Braden's point about lack of experience and foreign affairs may be valid. We'll just have to see. The Dems will have to be extremely careful how they play the inexperience card and, while Biden nominally has a lot of experience in foreign affairs, his voting record seems less informed and more ideological to many of us.

Stephen Wesolick said...

Brilliant move. More qualified than Obama, and she'll drive the Dems crazy. Biden is looking pretty lame a week after the pick.

Bob Ellis said...

Anonymous 8:36, She actually has a very strong reputation for fighting corruption. She took on both the state Republican Party chairman (her own party) and the former Alaska AG for ethics violations.

She's pushed for greater ethics in Alaska government, killed the "Bridge to Nowhere" pork fiasco, and pushed for Senator Ted Stevens to come clean.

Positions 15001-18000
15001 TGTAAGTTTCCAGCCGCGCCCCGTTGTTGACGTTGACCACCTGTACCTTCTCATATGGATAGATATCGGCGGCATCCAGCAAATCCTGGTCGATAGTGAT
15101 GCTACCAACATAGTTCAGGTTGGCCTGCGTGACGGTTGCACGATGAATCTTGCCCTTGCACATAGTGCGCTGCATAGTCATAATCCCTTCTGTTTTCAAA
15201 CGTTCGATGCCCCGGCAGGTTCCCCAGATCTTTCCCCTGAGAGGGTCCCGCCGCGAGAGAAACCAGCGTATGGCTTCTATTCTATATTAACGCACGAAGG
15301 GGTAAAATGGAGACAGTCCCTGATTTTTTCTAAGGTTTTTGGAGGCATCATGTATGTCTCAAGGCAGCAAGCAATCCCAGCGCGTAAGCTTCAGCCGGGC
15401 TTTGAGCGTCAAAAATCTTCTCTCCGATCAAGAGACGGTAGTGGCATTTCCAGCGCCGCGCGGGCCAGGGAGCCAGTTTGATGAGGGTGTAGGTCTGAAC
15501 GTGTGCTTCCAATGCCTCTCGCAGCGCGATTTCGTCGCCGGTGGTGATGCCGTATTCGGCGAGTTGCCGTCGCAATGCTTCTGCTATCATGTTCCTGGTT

The issue you mentioned involves the firing of a former brother-in-law by someone in her administration, and she says to bring on the investigation: "Hold me accountable."

She doesn't have McCain's decades of experience in the legislative branch, but she as at least as much experience as Obama, and perhaps as much or more administrative and executive experience as McCain.

She served two terms as a city councilman, and was appointed by the governor to serve as Ethics Commissioner of the Alaska Oil and Gas Conservation Commission. She became governor two years ago.

She's young, but she's very good, and seems to have both the strength and moral center a good leader needs.

Bob Ellis said...

Too bad Braden. I thought we'd finally found some common ground.

Time will tell about the corruption charges, but she has had a solid reputation for fighting corruption and cronyism, and has even said "Bring it on" to this investigation, so I take it with more than a grain of salt.